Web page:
Assessing risk of estuarine ecosystem collapse

P. C. Mahoney, M. J. Bishop

Research output: Contribution to journalArticle

16 Citations (Scopus)

Abstract

Estuarine ecosystems are increasingly threatened by coastal development and climate change. The large number of estuaries globally necessitates risk assessment to prioritise conservation efforts. Schemes for assessing risk of ecosystem collapse have been designed around terrestrial ecosystems, often defined by a single characteristic vegetation type, with their applicability to estuaries unclear. Here we consider the causes and symptoms of estuarine ecosystem collapse and assess, using a case study of the Chesapeake Bay, the applicability of ecosystem-level risk assessments to estuarine ecosystems, typified by mosaics of habitats. Functional estuaries are characterised by habitat heterogeneity and connectivity, maintenance of constituent habitats through recruitment, and a complex trophic structure including apex predators. Additionally, primary production and biomass are dominated by benthic, as opposed to pelagic, species. Hence, homogenisation of habitat types, decreased connectivity, recruitment failure, loss of apex predators and a decreased ratio of benthic to pelagic biomass may be symptoms of a trajectory towards collapse. In terrestrial ecosystems, criteria used for assessing risk of ecosystem collapse include declining or restricted distribution of ecosystems, degradation of the abiotic environment, changes in species composition and declining ecological function. As the boundaries of estuaries are typically defined by topography, rarely do significant changes in the area of the ecosystem occur. Furthermore, because the extent of estuaries is typically small, assessments based on area of occupancy may over-inflate risk. Instead, criteria based on abiotic and biotic changes, many of which are documented through monitoring programs, may be most useful for risk assessments of estuarine ecosystems.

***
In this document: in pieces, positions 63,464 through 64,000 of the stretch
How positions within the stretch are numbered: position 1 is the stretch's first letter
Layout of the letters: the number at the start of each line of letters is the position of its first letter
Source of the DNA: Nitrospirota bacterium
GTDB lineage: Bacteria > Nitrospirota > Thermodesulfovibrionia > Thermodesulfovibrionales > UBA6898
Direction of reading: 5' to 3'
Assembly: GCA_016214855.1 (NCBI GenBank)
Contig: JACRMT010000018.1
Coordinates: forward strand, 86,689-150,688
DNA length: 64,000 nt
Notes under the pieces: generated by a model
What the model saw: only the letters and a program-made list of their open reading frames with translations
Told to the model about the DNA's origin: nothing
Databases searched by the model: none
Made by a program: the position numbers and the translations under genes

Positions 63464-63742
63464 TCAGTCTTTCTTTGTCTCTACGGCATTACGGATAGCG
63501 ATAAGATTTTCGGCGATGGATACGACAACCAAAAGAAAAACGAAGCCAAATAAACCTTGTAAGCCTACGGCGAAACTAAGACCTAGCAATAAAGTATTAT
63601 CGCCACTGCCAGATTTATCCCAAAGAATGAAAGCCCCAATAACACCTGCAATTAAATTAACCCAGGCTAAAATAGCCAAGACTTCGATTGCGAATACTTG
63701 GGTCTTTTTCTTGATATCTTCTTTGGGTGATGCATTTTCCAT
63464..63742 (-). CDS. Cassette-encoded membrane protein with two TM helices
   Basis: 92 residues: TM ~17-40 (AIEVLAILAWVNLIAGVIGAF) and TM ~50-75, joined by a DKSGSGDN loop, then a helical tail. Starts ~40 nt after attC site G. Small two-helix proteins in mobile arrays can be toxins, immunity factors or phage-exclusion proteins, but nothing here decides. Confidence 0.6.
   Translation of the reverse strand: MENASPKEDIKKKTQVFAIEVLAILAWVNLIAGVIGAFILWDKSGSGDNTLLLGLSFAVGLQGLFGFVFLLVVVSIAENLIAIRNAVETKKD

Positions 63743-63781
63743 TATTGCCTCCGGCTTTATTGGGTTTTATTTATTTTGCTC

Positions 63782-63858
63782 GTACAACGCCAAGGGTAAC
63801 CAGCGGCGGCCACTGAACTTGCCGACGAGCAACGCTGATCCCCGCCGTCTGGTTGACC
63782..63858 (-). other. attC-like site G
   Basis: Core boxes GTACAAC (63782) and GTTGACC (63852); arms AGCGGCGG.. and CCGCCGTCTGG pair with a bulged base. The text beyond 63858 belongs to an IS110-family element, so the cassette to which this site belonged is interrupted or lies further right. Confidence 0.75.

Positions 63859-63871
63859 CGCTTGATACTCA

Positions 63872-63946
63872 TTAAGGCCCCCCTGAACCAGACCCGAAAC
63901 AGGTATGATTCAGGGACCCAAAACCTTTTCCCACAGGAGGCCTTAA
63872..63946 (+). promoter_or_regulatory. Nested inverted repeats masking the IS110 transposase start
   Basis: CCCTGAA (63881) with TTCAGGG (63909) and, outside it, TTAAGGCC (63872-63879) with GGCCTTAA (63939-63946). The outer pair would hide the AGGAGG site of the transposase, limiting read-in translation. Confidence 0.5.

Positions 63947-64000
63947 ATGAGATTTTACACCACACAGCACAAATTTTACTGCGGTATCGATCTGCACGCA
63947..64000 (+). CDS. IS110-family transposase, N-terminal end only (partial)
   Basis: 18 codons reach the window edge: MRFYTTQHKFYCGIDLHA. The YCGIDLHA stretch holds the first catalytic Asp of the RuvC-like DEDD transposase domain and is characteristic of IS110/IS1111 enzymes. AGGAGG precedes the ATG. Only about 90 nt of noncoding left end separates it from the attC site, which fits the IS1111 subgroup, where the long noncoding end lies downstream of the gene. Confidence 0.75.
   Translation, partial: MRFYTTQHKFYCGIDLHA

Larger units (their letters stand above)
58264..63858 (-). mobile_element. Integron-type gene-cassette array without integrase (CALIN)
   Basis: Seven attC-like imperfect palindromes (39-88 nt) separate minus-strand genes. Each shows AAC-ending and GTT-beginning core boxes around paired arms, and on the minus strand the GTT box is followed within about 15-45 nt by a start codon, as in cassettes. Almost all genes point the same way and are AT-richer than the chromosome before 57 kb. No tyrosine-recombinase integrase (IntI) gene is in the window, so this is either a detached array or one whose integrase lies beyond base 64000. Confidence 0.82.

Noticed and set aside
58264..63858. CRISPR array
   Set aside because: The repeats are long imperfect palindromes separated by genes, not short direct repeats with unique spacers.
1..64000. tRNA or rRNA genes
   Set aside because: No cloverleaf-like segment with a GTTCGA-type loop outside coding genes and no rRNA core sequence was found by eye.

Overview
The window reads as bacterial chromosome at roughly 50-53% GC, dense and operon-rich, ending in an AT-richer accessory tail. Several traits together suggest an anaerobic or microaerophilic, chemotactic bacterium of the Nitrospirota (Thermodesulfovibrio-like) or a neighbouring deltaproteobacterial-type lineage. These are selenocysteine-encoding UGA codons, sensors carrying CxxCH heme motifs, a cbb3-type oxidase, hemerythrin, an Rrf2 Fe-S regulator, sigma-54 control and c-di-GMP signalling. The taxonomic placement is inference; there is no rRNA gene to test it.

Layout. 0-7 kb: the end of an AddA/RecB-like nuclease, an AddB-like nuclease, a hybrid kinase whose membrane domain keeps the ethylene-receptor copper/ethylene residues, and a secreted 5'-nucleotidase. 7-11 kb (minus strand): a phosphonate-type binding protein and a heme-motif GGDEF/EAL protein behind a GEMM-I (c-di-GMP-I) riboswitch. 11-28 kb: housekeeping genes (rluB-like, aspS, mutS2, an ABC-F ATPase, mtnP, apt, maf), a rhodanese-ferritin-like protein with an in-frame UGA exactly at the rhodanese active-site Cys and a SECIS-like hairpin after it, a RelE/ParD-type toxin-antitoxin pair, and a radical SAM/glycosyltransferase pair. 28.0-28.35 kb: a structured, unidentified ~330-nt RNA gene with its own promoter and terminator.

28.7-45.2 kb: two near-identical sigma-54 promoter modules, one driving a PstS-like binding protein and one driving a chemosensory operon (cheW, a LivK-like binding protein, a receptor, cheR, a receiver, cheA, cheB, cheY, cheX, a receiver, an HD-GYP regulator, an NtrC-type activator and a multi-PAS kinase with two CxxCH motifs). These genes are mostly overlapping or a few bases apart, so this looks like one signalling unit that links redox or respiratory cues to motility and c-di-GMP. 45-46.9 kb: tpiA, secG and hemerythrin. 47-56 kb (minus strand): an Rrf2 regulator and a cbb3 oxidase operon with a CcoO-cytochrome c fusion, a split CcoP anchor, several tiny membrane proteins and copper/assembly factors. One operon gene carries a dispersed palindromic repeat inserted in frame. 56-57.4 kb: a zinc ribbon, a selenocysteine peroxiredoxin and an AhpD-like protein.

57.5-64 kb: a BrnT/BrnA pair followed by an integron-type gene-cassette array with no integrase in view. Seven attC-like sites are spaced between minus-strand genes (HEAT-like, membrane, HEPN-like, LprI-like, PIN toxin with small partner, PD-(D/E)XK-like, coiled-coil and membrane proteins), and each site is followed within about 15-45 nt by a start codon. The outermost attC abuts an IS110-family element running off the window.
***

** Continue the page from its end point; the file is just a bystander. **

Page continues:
Original languageEnglish
Pages (from-to)46-58
Number of pages13
JournalOcean and Coastal Management
Volume140
DOIs
Publication statusPublished - May 2017

Keywords

  • biodiversity assessment
  • threatening processes
  • risk assessment
  • IUCN red list of ecosystems
  • habitat mosaic

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